D.B.Johnson: Translation: theory and practice : a historical reader By Daniel Weissbort, Ástráđur Eysteinsson-Oxford University Press | 2006 This volume is a compendium that contains a good bit of material by  and about translation. In the chapter "From Pound to Nabokov', the authors gather together both VN's numerous discussions and samples of his own translations and his comentaries on translations...There is also discussion about VN's translations.
Walter Miale: I can't read Russian.I'm not sure how to apply your method of assessing translations, which has its limitations, as you note. Some translations read like translations, if not ponies for students. Others take liberties with literal meaning but provide distinguished prose and spine tingling literary experience...Ten years ago (Fri, 4 Jun 1999) I tried to make a case on this forum that the ideal translation should provide the original language (with a transliteration if necessary), a sublinear word-for-word translation, and on facing pages a literary translation.
JM: In some cases bilingual editions, as published in non-anglophone countries, spontaneously present the answer to Walter Miale's plea, but only in a certain sense. For example, most foreign poems I recently read were brought out in their original English, French,German, Russian verses, with a translation into Portuguese by their side. Quite often our familiarity with the foreign language is limited and a translation reveals thorny points or a meaning which has escaped us, while we can still follow the poem's rhymes, scansion...whatever.  I've been enjoying enormously James Joyce's Finnegans Wake after I bought an edition with its companion-translation. The interpretation and rendering is often enlightening or puzzling, but it always promotes a tingling fresh perspective into a complicated book. The translation became an additional treat.
And now, take TOoL: in the present Brazilian edition we find at our left the facsimile of the card (in VN's English longhand) and on the opposite leaf, the text in Portuguese - and I suppose the same will be possible to obtain in the translations into Russian, French, German. Besides, this also results in a book that is much easier hold while reading in bed...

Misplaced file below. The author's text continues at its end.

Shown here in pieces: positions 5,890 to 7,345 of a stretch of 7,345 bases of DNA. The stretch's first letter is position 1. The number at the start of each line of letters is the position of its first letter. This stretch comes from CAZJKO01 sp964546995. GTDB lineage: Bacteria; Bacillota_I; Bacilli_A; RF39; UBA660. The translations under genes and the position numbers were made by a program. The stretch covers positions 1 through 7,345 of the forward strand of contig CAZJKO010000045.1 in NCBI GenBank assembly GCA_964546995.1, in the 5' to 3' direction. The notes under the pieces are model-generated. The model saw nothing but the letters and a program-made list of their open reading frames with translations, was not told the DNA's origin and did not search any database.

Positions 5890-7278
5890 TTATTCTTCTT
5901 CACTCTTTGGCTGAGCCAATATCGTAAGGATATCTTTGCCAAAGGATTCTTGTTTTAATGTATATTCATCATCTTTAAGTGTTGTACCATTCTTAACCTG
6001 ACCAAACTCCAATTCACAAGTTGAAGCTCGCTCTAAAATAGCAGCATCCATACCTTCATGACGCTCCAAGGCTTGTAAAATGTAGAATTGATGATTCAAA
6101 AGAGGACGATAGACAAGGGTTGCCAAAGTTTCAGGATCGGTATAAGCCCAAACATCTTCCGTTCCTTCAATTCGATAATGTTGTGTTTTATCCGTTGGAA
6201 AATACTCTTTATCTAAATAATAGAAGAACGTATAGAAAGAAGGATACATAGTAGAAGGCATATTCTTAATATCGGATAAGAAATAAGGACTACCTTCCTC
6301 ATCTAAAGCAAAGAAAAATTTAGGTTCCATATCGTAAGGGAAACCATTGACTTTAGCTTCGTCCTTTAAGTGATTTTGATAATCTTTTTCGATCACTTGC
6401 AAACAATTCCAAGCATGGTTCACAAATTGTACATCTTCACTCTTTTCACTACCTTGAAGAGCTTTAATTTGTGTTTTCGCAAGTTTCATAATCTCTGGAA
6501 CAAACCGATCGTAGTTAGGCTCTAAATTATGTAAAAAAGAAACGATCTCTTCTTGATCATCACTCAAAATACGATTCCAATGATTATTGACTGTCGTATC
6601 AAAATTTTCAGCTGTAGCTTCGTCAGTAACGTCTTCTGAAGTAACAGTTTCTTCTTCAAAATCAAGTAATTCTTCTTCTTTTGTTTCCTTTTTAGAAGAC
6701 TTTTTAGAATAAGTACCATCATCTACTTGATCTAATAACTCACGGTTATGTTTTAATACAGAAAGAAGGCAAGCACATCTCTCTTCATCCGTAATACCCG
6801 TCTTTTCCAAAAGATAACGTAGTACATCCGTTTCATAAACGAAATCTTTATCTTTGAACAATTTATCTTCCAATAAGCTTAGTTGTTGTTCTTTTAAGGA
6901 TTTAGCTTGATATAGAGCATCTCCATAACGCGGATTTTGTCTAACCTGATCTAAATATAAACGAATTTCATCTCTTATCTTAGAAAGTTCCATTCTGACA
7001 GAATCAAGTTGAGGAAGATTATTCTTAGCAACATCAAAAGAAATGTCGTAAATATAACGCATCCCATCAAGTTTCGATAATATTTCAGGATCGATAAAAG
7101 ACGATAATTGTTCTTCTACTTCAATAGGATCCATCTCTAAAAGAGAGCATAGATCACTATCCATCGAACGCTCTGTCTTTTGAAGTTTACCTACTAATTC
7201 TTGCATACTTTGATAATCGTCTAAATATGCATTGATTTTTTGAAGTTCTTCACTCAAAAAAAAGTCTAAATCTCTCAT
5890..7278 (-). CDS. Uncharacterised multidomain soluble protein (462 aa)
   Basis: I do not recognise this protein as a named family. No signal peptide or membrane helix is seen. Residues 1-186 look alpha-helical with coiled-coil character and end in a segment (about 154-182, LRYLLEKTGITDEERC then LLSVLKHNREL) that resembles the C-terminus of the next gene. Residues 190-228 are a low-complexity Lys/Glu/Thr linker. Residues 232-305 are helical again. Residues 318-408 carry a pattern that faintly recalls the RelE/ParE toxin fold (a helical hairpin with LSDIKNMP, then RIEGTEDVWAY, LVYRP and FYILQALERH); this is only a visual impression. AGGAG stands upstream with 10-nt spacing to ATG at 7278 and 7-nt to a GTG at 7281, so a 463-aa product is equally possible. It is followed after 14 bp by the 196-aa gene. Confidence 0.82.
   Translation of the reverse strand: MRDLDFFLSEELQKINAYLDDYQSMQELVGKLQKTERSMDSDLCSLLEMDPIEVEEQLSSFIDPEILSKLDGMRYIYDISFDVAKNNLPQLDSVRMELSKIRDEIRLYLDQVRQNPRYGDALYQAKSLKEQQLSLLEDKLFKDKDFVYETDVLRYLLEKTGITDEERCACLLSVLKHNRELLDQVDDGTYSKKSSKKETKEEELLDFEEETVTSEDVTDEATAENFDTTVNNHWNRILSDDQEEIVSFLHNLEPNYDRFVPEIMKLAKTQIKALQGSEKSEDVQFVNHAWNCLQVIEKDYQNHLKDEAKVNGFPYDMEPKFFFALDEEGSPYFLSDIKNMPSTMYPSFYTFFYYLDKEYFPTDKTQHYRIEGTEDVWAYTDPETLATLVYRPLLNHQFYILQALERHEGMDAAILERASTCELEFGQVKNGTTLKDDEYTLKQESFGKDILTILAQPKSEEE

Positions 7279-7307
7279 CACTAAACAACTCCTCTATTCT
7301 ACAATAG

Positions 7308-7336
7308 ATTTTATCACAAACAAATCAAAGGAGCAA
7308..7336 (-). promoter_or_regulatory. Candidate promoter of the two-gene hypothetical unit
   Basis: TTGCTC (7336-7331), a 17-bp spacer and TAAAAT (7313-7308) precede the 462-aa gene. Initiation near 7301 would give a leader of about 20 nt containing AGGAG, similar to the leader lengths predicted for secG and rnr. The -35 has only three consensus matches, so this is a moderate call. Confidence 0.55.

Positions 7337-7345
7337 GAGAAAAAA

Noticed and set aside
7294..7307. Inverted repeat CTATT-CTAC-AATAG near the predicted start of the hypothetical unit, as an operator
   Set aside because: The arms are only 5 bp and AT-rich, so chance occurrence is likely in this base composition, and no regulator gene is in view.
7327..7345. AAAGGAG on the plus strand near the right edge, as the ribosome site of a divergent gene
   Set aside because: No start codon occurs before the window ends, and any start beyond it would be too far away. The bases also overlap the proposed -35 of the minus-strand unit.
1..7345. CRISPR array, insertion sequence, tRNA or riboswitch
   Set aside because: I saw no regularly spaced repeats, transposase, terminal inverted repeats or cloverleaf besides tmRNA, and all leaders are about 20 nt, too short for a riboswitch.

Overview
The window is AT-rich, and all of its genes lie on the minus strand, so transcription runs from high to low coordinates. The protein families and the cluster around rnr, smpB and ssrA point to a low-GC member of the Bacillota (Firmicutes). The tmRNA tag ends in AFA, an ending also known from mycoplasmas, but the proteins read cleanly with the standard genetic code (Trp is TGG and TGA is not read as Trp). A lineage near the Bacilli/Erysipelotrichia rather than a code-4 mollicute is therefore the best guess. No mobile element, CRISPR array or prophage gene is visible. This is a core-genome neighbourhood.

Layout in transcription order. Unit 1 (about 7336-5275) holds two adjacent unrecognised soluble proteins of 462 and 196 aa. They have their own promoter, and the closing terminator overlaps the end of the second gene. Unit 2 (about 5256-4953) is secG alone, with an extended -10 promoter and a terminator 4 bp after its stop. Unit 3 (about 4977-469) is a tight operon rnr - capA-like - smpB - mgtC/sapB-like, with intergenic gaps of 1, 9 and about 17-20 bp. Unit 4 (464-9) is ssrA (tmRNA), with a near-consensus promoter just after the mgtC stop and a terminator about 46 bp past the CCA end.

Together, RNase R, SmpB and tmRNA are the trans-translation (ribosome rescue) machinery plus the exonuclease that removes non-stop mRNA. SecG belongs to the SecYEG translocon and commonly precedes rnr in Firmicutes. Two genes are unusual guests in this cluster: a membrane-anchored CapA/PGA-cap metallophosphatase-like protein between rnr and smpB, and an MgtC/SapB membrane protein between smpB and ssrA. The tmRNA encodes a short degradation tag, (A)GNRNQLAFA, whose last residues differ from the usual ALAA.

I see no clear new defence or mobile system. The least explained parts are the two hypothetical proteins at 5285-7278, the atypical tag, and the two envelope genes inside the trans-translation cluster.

C.Kunin and A. Stadlen apparently came to the same conclusion concerning the comparison I suggested*.
Carolyn wrote: "To me it looks like they are both (sic) saying exactly the same thing." A.Stadlen noted: "But Shade writes of life as a commentary to a poem, not as the poem itself. Kinbote inanely explains to readers what they can read for themselves Shade wrote."
JM: I realized too late that I'd expressed myself badly - and I thank A.Stadlen for his correction ("Shade writes of life...not as the poem itself") - because my intention had been to stress the contrast bt. their lines. They might be "saying exactly the same thing," but style and manner makes all the difference. Shade writes as a poet and Kinbote, as an annotator.
Shade registers his considerations ("a note"!) - in the poem.
Kinbote exchanges Shade's more ample word, "commentary," for "footnote" -  in a footnote. 
After noticing that each man writes after his own fashion (inevitably), I realized other little things. Shade's note for future use has no future (he will die in a few days) and his poem shall remain unfinished. (btw: a point to Cassandra...) For Kinbote, life is unrelated to poems and it is vaguely described as an addition to a "masterpiece." 
Other deductions can be put forward... I couldn't really grasp their logic. Whereas Shade believes in a "plexed artistry.. a richly rhymed life" that comes as an expression of fate, Kinbote finds "Man" as the subject of another greater force, but it derives from the will of God.
Their positions are also distinct: Shade ignores his fate and Kinbote feels he controls it,and his own (he shall commit suicide). 
In this sense, too, Kinbote is often closer to expressing Nabokov's own vision concerning the world engendered by the omnipotent writer, including his authorial interventions.
*1- "Man’s life as commentary to abstruse/Unfinished poem. Note for further use.(John Shade, PF,lines 939-40)
  2- “our poet suggests here that human life is but a series of footnotes  to a vast obscure unfinished masterpiece
.”(Charles Kinbote, footnote to lines 939-40)
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